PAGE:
Investors have conflicting opinions heading into the Netflix's (NASDAQ:NFLX) fourth-quarter earnings report. On the negative side, the video-streaming giant has missed management's growth targets for two consecutive quarters and more disappointments could be driven by new competition from Disney and Apple. On the other hand, Netflix's global growth opportunity is huge, and so is the potential for surging profits as membership pricing rises.
That conflict sets up a big week for shareholders ahead, so let's look at how the business might perform relative to expectations on Tuesday, Jan. 21.
Following the beat
Membership trends so far in 2019 have been a mixed bag. Subscriber gains are underperforming in the massive U.S. segment but have been surging in places like Latin America, Europe, and Asia, which collectively have a larger addressable market. Netflix added just 500,000 users at home last quarter but gained 6.3 million in other markets. That 23% international increase allowed growth to land at 6.77 million compared to 6.1 million a year earlier, protecting the company's five-year track record of expanding its global base at an accelerating clip.
Netflix's fourth-quarter projection calls for that streak to end this week, though, as global additions fall to 7.6 million from 8.8 million. The forecast implies full-year growth of 26.7 million for a slight slowdown from the prior year's 28.6 million user surge. Still, its an impressive feat to add nearly 30 million paid members for yet another year.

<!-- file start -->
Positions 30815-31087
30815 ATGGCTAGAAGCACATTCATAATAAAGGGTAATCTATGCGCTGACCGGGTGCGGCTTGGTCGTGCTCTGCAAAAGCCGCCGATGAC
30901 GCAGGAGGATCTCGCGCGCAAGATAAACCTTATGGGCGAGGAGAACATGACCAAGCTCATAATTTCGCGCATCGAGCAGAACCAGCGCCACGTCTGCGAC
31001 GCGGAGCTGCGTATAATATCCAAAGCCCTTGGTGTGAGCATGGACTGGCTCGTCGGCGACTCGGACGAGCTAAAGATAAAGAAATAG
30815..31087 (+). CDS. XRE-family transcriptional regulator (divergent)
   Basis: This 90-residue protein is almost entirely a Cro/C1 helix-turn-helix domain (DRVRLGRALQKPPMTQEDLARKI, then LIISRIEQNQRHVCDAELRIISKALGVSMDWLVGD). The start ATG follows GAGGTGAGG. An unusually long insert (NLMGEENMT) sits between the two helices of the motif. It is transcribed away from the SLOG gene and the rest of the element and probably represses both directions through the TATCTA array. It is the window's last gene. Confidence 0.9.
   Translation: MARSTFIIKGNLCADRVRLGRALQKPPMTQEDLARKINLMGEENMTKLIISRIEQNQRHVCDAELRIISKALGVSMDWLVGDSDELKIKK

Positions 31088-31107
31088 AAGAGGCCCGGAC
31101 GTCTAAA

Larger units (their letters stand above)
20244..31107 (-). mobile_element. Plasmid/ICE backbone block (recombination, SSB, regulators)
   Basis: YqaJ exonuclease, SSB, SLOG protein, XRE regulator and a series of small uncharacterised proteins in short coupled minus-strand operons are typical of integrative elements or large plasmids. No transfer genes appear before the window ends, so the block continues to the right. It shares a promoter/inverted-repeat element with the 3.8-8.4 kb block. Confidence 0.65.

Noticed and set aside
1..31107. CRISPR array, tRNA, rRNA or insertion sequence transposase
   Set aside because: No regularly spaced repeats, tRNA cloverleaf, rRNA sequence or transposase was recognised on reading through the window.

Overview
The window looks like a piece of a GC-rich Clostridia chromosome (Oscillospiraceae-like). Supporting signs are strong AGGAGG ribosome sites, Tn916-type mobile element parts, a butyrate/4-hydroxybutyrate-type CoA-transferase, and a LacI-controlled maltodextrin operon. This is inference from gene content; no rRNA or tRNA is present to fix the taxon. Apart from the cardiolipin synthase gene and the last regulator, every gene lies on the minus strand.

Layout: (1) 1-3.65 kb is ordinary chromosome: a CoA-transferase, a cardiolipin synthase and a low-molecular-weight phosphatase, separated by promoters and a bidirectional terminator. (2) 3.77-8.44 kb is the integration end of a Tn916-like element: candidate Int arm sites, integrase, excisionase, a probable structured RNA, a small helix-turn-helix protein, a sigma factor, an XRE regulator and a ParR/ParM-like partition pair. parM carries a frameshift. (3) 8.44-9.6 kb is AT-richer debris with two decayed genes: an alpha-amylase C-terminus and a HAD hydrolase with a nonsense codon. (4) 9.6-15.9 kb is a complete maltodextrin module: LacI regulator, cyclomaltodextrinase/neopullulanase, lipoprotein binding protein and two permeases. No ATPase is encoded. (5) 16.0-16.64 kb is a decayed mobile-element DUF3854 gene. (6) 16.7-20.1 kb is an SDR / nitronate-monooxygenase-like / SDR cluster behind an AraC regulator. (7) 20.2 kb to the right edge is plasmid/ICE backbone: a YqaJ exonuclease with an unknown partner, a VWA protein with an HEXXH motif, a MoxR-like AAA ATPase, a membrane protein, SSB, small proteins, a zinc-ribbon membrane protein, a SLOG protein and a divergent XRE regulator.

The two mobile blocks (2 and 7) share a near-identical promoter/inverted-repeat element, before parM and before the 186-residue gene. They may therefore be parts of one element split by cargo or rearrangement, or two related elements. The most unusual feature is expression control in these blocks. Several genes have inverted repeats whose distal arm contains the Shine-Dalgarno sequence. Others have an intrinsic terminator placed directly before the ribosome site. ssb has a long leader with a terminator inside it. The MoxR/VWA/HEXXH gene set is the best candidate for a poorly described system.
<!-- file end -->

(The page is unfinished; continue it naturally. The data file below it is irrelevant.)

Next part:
Much of Netflix's growth slowdown can be pinned on its last two domestic price increases, which have pushed average prices to over $13 for U.S. streamers. There are many positive financial implications from that move, though, including the likelihood for surging revenue. Netflix is predicting a 30% sales increase in Q4, which would surpass the prior-year's growth even though the member addition rate is slowing significantly.
The tech giant is predicting another period of negative cash flow, with free cash declining by $551 million in the fourth quarter. However, higher average prices on a user base that's approaching 170 million could quickly start erasing the cash flow problem that's been pressuring the business for years.
Big questions going forward
Assuming no major deviations from the financial projections CEO Reed Hastings and his team issued back in October, the big news this week will center on Netflix's view of the competitive landscape. Last quarter, executives warned that the launch of new services from Disney and others would add noise and some slight headwinds to growth.
The company has faced down streaming rivals in the past, including Amazon.com's Prime Video. But the launches in late 2019 marked an unusually active period in the industry. With a few weeks of subscriber trends to crunch and compare against markets that didn't feature those additions, executives on Tuesday will have a better idea about whether these new rivals will pressure subscriber growth or pricing.
Finally, look for Netflix to issue a new growth outlook that begins to answer the question about whether subscriber gains will keep slowing into 2020, or will stay strong as U.S. TV fans get used to the higher pricing.
Management has been saying that the fee increase reflects increased spending on the quality and quantity of its original content, and Netflix's strong performance at this year's Oscar nominations confirm that critics are on board with that reading. We'll find out on Tuesday whether TV streamers, the ultimate judges, also agree.